No survivors are expected from a passenger jet with 189 people on board that crashed into the sea just minutes after taking off from Indonesia’s capital, Jakarta.
Officials said they are “not expecting survivors” from the Lion Air jet crash that happened on Monday.
Indonesia’s disaster agency posted photos online of a crushed smartphone, books, bags and parts of the Lion Air jet’s fuselage that had been collected by search and rescue vessels.
The airline said the brand-new aircraft, on an hour-and-10-minute flight to Pangkal Pinang on an island chain off Sumatra, was carrying 181 passengers, including one child and two babies, and eight crew members.
Distraught friends and relatives prayed and hugged each other as they waited at Pangkal Pinang’s airport.
Lion Air’s president said the aircraft had a technical problem on its last flight that was resolved.
Edward Sirait said the technical problem on the Boeing 737 Max 8 plane was resolved in accordance with the manufacturer’s procedures.
He was not more specific but said the problem on the earlier flight would be part of the investigation into Monday’s crash.
The search and rescue agency’s operations director, Bambang Suryo Aji, said the search is focusing on finding bodies.
Mr Aji said the location of the plane hull has not been identified yet. The waters where the jet went down are up to 100ft deep.
The search is currently planned to last seven days and could be extended.
Separately, Indonesia’s Directorate-General of Air Transport said the flight from Jakarta to Pangkal Pinang requested to return to Jakarta shortly after take-off from the capital’s airport.
The plane crashed into the sea about 13 minutes after takeoff.
In a statement about the tragedy, the air transport agency’s spokesman Sindu Rahayu said: “The plane had requested a return to base before disappearing from the radar.”
The National Search and Rescue Agency’s deputy chief, Nugroho Budi Wiryanto, said some 300 people including soldiers, police and local fishermen are involved in the search and that so far it has recovered no bodies – only identity cards, personal belongings and aircraft debris.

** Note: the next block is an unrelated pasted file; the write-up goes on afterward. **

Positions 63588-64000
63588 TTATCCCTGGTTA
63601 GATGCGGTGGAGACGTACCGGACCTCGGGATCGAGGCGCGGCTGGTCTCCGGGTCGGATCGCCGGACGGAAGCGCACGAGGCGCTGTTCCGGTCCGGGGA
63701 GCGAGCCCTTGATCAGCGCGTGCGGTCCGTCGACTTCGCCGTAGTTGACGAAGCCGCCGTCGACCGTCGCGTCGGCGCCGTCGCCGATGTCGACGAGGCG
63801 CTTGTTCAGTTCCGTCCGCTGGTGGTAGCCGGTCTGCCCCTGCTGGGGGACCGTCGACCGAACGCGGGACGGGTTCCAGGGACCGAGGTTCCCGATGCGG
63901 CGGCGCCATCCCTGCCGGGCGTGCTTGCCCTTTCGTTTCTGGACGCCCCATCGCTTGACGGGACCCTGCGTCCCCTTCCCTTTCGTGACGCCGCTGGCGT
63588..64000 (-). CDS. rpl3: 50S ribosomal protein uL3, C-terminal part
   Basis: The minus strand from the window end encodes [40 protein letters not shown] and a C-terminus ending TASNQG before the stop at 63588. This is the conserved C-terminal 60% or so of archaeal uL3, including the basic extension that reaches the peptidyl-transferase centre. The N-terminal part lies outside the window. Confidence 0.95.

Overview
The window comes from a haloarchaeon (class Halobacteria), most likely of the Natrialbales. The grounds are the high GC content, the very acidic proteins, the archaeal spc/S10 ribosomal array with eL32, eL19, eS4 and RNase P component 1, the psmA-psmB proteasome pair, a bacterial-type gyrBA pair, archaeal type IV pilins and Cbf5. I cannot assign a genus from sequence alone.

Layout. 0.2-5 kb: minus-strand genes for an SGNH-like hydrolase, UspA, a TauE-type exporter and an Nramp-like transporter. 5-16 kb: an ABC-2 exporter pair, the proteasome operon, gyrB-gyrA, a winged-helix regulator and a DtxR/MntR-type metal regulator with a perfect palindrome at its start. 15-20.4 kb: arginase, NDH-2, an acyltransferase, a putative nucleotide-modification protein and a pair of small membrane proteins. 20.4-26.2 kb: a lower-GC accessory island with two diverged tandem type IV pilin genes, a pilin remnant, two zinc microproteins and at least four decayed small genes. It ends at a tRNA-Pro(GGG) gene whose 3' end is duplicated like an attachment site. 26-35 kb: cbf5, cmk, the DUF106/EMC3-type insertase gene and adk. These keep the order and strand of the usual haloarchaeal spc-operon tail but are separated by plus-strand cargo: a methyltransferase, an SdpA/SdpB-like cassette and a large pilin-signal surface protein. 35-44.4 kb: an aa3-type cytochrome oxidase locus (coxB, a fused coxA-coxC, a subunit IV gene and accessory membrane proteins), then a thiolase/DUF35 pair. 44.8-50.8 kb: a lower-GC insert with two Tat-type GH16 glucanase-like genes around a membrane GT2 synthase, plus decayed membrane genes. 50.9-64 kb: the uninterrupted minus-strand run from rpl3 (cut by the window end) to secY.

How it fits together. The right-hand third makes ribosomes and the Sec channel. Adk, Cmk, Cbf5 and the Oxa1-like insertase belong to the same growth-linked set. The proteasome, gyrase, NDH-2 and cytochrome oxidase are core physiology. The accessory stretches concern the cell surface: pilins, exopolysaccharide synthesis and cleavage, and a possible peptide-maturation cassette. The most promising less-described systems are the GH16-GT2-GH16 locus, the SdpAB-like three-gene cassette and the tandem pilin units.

At the agency’s headquarters in Jakarta, family members turned up, hoping desperately for news.
Feni, who uses a single name, said her soon to be married sister was on the flight, planning to meet relatives in Pangkal Pinang.
“We are here to find any information about my younger sister, her fiance, her in-law to be and a friend of them,” said Feni.
“We don’t have any information,” she said, as her father wiped tears from reddened eyes. “No one provided us with any information that we need. “We’re confused. We hope that our family is still alive,” she said.
Indonesia’s finance minister, Sri Mulyani, also arrived at the agency and met with its chief, seeking information about 20 finance ministry staff who were on the flight after attending a ministry event in Jakarta.
The search and rescue agency said the flight ended in waters off West Java that are 98ft to 115ft deep.
The agency’s chief Muhammad Syaugi told a news conference that divers are trying to locate the wreckage.
The Boeing 737 Max 8 was delivered to Lion Air in mid-August and put in use within days, according to aviation website Flightradar24.
Malindo Air, a Malaysian subsidiary of Jakarta-based Lion Air, was the first airline to being using the 737 Max 8 last year.
The Max 8 replaced the similar 800 in the Chicago-based planemaker’s product line.
Boeing spokesman Paul Lewis says Boeing is “closely monitoring the situation” but did not provide details on the aircraft in question.
The pilot of Flight 610 had more than 6,000 flying hours, while the co-pilot had more than 5,000 hours.
Indonesia’s Transport Ministry said the plane took off from Jakarta about 6.20am and crashed just 13 minutes later.
Data from FlightAware showed it had reached an altitude of only 5,200ft.
The transport ministry said crisis centres have been set up Pangkal Pinang’s airport and Jakarta’s Soekarno Hatta airport.
The crash is the worst airline disaster in Indonesia since an AirAsia flight from Surabaya to Singapore plunged into the sea in December 2014, killing all 162 on board.
Indonesian airlines were barred in 2007 from flying to Europe because of safety concerns, though several were allowed to resume services in the following decade.
The ban was completely lifted in June this year. The US lifted a decade-long ban in 2016.
Lion Air, a discount carrier, is one of Indonesia’s youngest and biggest airlines, flying to dozens of domestic and international destinations.
In 2013, one of its Boeing 737-800 jets missed the runway while landing on the resort island of Bali, crashing into the sea without causing any fatalities among the 108 people on board.